8. GeoffP

    GeoffP Caput gerat lupinum

    Even cheaper solution: Mylar goggles or sunglasses.
     
  9. adoucette

    adoucette Caca Occurs

    Do you have knowledge of this ever being a problem?
     
  10. Echo3Romeo

    Echo3Romeo One man wolfpack

    Awkward, inelegant, and ineffective. Imagine the aircrew scrambling around the cockpit pulling down flimsy mylar blinds after the laser beam has come and gone, while they would otherwise be concentrating on their takeoff/landing.

    Going the polarizer route again, you could use liquid crystals in the glass as an adjustable polarizer, like LCD monitors do. (See also: smart glass.) The polarization of the window glass could be adjusted to attenuate incident light beyond a critical angle (like the ground under the aircraft) but let almost everything else through. The current through the glass would change the polarization angle, and could be controlled by a microprocessor slaved to photodetectors around the windows and the outside of the aircraft. You'd have a response time measured in milliseconds and it would be completely automated, allowing the aircrew to concentrate on landing the plane. No moving parts to break, either.
     
  11. leopold

    leopold i miss my coco.

    the blink response of the human eye is not fast enough to protect you from laser light.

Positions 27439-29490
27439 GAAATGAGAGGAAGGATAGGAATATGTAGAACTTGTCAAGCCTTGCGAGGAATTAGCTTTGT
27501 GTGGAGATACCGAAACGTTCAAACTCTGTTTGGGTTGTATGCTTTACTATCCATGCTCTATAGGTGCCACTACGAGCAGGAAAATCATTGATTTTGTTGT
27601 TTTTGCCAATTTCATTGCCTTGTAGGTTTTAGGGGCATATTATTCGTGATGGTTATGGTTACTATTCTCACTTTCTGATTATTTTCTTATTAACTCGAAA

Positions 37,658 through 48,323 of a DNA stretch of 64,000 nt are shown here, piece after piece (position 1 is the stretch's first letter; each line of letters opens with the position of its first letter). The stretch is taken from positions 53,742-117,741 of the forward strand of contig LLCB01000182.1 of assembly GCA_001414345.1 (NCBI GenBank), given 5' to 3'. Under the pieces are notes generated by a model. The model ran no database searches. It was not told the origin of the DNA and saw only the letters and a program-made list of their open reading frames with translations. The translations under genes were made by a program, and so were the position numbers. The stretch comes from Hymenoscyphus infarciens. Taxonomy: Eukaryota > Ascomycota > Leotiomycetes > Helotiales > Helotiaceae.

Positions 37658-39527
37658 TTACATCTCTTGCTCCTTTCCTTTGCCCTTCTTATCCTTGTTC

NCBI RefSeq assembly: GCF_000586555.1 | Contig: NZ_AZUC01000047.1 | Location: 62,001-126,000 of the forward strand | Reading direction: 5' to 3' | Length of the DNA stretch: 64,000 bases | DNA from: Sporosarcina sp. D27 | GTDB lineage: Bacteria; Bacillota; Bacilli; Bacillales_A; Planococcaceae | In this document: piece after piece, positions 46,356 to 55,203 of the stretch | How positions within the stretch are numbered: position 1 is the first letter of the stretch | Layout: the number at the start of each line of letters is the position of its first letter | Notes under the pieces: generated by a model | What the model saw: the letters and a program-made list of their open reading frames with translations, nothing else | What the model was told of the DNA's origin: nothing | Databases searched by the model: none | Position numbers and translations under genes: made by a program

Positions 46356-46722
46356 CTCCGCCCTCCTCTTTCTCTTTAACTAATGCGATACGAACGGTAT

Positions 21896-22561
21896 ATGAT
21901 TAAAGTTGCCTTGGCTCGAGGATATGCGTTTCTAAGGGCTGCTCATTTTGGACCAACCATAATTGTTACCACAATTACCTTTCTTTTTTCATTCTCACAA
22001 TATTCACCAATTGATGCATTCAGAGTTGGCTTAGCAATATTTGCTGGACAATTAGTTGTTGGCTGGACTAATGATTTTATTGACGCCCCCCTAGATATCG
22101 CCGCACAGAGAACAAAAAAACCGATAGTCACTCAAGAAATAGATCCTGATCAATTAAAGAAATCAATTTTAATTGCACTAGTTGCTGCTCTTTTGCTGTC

i seriously doubt if "pulling down shades" will be any faster.

    i like the "LCD" idea. right where the beam strikes the window the crystals immediately darken blocking any penetration.

    you might even be able to get some kind of range for an accurate GPS origin of the source.
     
    Last edited: Jun 3, 2011
  12. Stoniphi

    Stoniphi obscurely fossiliferous

    The 'smart glass' concept is the best so far IMHO, especially considering that this is all light of a very specific wavelength.

    Guess I am more intimidated by the US military and contemporary technology than you are, Billi. :eek:

    Also, the damage from laser light is permanent - it kills the photoreceptor cells it hits. That 'recovery' is a wetware compensatory response.
     
  13. cosmictraveler

    cosmictraveler Be kind to yourself always.

    The pull down shade would be pulled down while the craft is high in the air away from the ground before it gets near a city. They can still see through it but it would reflect the laser light so no one gets harmed.
     
  14. leopold

    leopold i miss my coco.

    it's also accumulative, lesser and lesser "doses" will affect you more.
     
  15. billvon

    billvon Valued Senior Member

    So pull down a light-reducing shade at night just before the one portion of the flight where night vision is most critical?
     
  16. Stoniphi

    Stoniphi obscurely fossiliferous

    OK, hows about we just switch to that proposed SCRAM jet design that has no windows at all - just exterior video feeds to flat screens. Retrofitting would be expensive, but cheaper than having our dwindling supply of pilots go blind IMHO.